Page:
Kurosaki founded Mejiro Gym which taught a new style of martial arts. Eventually, we would recognize this as an early form of Kickboxing. Along the way, he would teach Toshio Fujiwara who was the first non-Thai to win a Stadium title in Muay Thai. The most important figures he worked with were Dutchman named Jan Plas and Jon Bluming.
Jan Plas was a Kyokushin karate fighter who would learn kickboxing at the Mejiro Gym in Tokyo, Japan from Kurosaki. Plas would eventually go home to Amsterdam and found the Mejiro Gym in 1978 with Jon Bluming. The Mejiro Gym in Amsterdam is considered the birthplace of ‘Dutch Kickboxing.’ A coach there Johan Vos would begin refining the style into something we recognize today.
The Mejiro Gym would have several notable students such as Peter Aerts, Remy Bonjasky, Andy Souwer, Lucien Carbin, and most importantly Ernesto Hoost.
On the influence of Jan Plas, Kyokushin Karate and Muay Thai world champion Lucien Carbin explained:
“So when Jan Plas went to Japan, he wasn’t allowed to train with Mas Oyama. He went walking here and there and he saw Mejiro Gym and went inside. When he returned to Holland he told me that I have to focus on kicking low, because I was a great admirer of Bruce Lee, and I was only kicking high.”Lucien Carbin
Ernesto Hoost would become a model of Dutch Kickboxing. Mixing high and low combination strikes, punching combination leading to low kicks. Hoost was a force in American Kickboxing, called Full Contact, and would win European titles in Muay Thai and Savate.
Although, his most important contributions to the sport were done in K-1 Kickboxing. His style would largely dictate what Kickboxing is seen as today. The Dutch athlete would win four K-1 Grand Prix World Titles and be nicknamed ‘Mr Perfect.’
Additionally, shortly after Mejiro Gym was founded, a Dutch Kyokushin Karate fighter Cor Hemmers founded the ‘Hemmers Gym’ which also was massively important to the Dutch style of kickboxing. This gym would train notable fighters such as Ramon Dekkers, Nieky Holzken, Alistair Overeem, Bas Rutten, and several others.
The K-1 Kickboxing style would eventually beat out other popular kick fighting forms of that time. American Kickboxing, called Full Contact, did not allow low kicks. Eventually, Full Contact fell to the wayside and K-1 would reign supreme.
One of the legendary trainers of the era, Thom Harinck, discussed the Grand Prix system in an interview and why it became so popular. In an interview, he said:
“I like the K-1 system a lot because then you can really see the real fighter who is able to get to the final. In the first fight you had some pain, in the second fight you had more pain and still you had to fight in the final.“Thom Harinck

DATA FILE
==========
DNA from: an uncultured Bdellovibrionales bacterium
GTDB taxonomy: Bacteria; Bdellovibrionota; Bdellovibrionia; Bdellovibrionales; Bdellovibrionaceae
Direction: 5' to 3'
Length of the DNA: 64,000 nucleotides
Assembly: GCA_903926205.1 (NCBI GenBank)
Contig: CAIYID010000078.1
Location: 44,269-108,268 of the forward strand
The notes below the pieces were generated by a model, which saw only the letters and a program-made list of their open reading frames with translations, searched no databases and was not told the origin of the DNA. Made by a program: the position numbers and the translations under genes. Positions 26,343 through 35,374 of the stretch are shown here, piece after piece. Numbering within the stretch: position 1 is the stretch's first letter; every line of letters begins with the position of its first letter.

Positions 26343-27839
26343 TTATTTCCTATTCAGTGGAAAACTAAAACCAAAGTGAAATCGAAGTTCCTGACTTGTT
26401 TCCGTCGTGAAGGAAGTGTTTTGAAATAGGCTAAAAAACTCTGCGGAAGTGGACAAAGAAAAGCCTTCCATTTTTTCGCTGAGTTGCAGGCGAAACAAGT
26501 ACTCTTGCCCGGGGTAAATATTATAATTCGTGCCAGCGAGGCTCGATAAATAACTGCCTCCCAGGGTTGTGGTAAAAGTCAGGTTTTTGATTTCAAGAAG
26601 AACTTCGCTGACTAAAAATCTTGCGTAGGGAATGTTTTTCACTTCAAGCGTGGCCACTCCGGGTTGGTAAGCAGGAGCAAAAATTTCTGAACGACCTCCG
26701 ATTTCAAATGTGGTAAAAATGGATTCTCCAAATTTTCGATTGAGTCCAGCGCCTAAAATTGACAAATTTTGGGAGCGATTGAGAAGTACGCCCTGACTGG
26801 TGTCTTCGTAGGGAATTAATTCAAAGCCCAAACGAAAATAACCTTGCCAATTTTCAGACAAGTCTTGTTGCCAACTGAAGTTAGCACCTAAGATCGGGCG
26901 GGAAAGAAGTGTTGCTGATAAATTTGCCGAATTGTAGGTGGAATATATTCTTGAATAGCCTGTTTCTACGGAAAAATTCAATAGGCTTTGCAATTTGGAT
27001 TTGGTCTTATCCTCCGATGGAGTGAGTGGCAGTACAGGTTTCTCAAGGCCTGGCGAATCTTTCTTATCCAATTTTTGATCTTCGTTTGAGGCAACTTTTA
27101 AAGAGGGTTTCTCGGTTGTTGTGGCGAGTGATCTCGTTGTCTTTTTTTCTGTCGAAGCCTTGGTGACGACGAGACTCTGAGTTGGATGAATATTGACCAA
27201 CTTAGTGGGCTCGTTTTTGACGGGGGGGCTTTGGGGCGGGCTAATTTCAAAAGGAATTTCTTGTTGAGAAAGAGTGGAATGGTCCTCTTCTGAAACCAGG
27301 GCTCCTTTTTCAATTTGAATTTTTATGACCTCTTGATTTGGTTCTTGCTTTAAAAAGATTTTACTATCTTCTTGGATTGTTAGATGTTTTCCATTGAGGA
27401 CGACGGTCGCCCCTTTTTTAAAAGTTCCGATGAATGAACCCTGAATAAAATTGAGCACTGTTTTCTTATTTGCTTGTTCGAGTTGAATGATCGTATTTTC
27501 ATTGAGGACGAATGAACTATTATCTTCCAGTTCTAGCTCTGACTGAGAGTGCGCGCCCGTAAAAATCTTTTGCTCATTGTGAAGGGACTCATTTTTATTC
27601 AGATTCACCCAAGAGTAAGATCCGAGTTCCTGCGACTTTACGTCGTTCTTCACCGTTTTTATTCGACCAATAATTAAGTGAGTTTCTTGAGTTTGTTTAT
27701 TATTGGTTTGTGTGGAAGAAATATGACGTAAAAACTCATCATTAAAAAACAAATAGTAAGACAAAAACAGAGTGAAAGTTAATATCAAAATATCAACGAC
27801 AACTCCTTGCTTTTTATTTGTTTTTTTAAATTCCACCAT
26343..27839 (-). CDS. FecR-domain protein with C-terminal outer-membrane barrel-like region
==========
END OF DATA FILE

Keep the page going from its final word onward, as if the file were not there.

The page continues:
Dutch Kickboxing was founded by Karate fighters who combined aspects of various sports. Muay Thai, Karate, and boxing techniques can all be found mixed in the sport of Dutch style kickboxing.
On the melding of styles, ‘Mr Perfect’ Ernesto Hoost himself explained in an interview:
“Kickboxing itself originated as a development of Japanese martial arts, and specifically Japanese Kickboxing K-1, because this is exactly what was created as a symbiosis of Kyokushin karate and Muay Thai. Kyokushin and Muay Thai have their own deep traditions, these are great advantages in terms of educating the younger generation. And the rules of K-1 allow for the most spectacular fights.”Ernesto Hoost
Dutch Style Kickboxers
To see Dutch-style kickboxing in action check out the following fighters
- Ernesto Hoost – Four Time K-1 Kickboxing Grand Prix World Champion
- Ramon Dekkers – Eight Time Muay Thai World Champion
- Stefan Leko – Muay Thai and Kickboxing Champion
- Peter Aerts – Three Time K-1 Kickboxing Grand Prix World Champion
- Bas Rutten – UFC Champion
- Gökhan Saki – Kickboxer
- Errol Zimmerman – Kickboxer
- Semmy Schilt – Four Time K-1 Kickboxing Grand Prix World Champion, Kyokushin Karate Champion
- Alistair Overeem – K-1 Kickboxing Grand Prix World Champion, MMA World Champion
- Sergej Maslobojev – GLORY Light Heavyweight World Champion
- Rico Verhoeven – GLORY Heavyweight World Champion
- Nieky Holzken – GLORY Welterweight World Champion
Dutch kickboxing has a fascinating history. Dutch Kickboxing and Muay Thai are not rivals but instead use the best technique of the others craft. Dutch Kickboxing as a striking style has not gotten less popular in recent years. As a force of martial arts, it has remained strong.
Timothy Wheaton is a combat sports writer who covers MMA, Kickboxing, and Muay Thai. Tim is the authority on kickboxing and combat sports journalist who has covered K-1, PRIDE FC, UFC, GLORY Kickboxing, Bellator, ONE Championship, and plenty more.